More Thoughts On China

by Win Thin

We don’t think that the timing of the PBOC hike was any coincidence, as the monthly data deluge from China is scheduled for October 21.  It appears that price pressures and bank lending remain too strong for the authorities, though some data already released for September suggest a slowing trend.  Property prices rose 9.1% y/y, down from 9.3% y/y in August and the slowest since December 09.  M1 and M2 growth also slowed, as did overall loan growth as new loans rose only 15% y/y in September, down from 33% y/y in August and 50% y/y in July.  Looking at the real sector, retail sales are expected to grow 18.5% y/y vs. 18.4% y/y in August, while IP is expected to grow 14.0% y/y vs. 13.9% y/y in August.  Q3 GDP growth is expected at 9.5% y/y vs. 10.3% y/y in Q2.  Cumulative urban fixed asset investment is seen growing 24.6% y/y vs. 24.8% y/y in August, but we note that the monthly breakdown has already shown a slowdown to 20.1% y/y in August from 26.2% y/y in July.  On the inflation front, CPI is expected to rise 3.6% y/y vs. 3.5% y/y in August while PPI is expected to rise 4.1% y/y vs. 4.3% y/y in August.  Inflation has been creeping higher, helped by a big jump in food prices (up 7.5% y/y in August and the highest since October 08).  

Overall, the numbers point to an already slowing economy, but it appears that the PBOC is getting increasingly worried about price pressures and excessive liquidity in the system.  It has already raised bank reserve requirements this year, and introduced limits on mortgage lending to help cool off the property market.  The risks to all the China data this week is to the upside and should give cover for the PBOC to continue the tightening process.  But because the economy and price pressures appear to already be headed in the desired direction, we believe that the PBOC tightening cycle will not be an aggressive one.  The most recent rate hike cycle started in April 06 and saw the 1-year lending rate go from 5.58% to 7.47% by December 2007, a total of 189 bp.  During that period, China GDP was surging 12-13% and inflation moved close to 9% y/y.  With conditions noticeably weaker now, we do not foresee that much tightening ahead in this cycle, and our base case is for another 100 bp of tightening in the coming year.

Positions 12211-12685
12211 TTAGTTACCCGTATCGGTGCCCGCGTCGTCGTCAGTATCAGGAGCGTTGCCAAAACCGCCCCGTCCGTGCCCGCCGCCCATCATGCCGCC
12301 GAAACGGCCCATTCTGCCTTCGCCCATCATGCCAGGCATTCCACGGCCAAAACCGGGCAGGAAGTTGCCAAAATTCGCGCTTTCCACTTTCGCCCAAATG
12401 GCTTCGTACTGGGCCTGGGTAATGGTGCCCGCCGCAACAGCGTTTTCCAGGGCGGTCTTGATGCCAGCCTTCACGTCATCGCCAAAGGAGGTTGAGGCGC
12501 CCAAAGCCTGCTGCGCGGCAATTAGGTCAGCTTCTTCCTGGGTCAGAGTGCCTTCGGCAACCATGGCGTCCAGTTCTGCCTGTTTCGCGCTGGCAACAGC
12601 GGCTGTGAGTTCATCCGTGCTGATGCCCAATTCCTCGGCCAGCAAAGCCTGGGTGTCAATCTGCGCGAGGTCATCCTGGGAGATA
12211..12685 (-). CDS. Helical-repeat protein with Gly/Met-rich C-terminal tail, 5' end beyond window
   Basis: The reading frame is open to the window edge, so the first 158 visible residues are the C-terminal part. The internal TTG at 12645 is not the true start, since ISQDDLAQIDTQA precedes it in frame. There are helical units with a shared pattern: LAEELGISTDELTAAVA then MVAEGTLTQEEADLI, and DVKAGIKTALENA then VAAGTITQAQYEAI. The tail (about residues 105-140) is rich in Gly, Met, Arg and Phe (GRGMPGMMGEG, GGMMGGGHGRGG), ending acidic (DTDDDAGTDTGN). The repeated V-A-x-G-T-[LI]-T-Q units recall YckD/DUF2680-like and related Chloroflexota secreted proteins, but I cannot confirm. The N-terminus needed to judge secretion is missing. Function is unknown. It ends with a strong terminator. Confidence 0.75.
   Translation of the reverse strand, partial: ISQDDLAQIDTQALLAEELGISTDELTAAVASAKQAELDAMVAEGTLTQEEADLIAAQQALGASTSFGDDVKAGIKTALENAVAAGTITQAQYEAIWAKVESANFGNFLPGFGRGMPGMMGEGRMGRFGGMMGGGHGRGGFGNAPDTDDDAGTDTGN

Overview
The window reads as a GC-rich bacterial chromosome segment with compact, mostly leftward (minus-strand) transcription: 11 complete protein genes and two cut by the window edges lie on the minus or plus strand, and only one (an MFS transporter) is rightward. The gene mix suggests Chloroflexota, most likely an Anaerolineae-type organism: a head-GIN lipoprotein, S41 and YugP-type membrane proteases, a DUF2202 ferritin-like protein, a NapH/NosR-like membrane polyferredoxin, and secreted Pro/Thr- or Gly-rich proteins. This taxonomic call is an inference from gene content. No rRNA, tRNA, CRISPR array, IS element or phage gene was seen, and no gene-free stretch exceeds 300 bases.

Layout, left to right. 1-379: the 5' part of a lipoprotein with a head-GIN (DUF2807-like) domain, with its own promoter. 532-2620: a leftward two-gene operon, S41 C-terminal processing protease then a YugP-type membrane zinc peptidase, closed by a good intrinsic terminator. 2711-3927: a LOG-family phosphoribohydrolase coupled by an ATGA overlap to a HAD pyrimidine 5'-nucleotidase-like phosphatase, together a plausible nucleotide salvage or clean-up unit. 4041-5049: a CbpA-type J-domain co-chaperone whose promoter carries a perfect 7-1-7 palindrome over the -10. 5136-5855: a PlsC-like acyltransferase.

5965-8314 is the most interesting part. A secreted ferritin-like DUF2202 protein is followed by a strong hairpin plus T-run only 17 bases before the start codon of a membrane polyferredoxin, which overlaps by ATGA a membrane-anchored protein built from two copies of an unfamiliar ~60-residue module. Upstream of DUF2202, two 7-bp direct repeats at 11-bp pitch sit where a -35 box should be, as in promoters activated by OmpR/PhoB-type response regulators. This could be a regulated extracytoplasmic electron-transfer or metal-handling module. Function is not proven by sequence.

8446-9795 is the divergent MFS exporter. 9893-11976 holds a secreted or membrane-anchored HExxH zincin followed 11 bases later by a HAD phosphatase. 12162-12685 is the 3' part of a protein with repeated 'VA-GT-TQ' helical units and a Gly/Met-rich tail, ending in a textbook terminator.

Indeed, we highlighted earlier this month that rising food prices posed a risk to the EM inflation and monetary policy outlook, as food price inflation often drags headline AND core inflation higher in EM.  This appears to have been part of the dynamic that led to today’s PBOC rate hike, and continue to look for a combination of interest rate hikes and currency strength from China to help limit price pressures.  We repeat our belief that China can avoid a hard landing, and our base case remains that China sees a soft landing and GDP growth of 8-10% in the coming year.  That should keep in place the benign EM backdrop, but we acknowledge that recent events in China and Brazil could feed into a somewhat larger EM correction than has been typical in recent months.  CNY forwards have come back slightly after softening on the PBOC news.  We would look to use this selloff to get into long CNY positions at better levels, but await clues as to how deep the current EM correction can go.  However, we remain bullish on EM and believe that the conditions supporting the asset class internally (strong fundamentals) as well as externally (global liquidity, risk appetite) are still likely to continue well into 2011.







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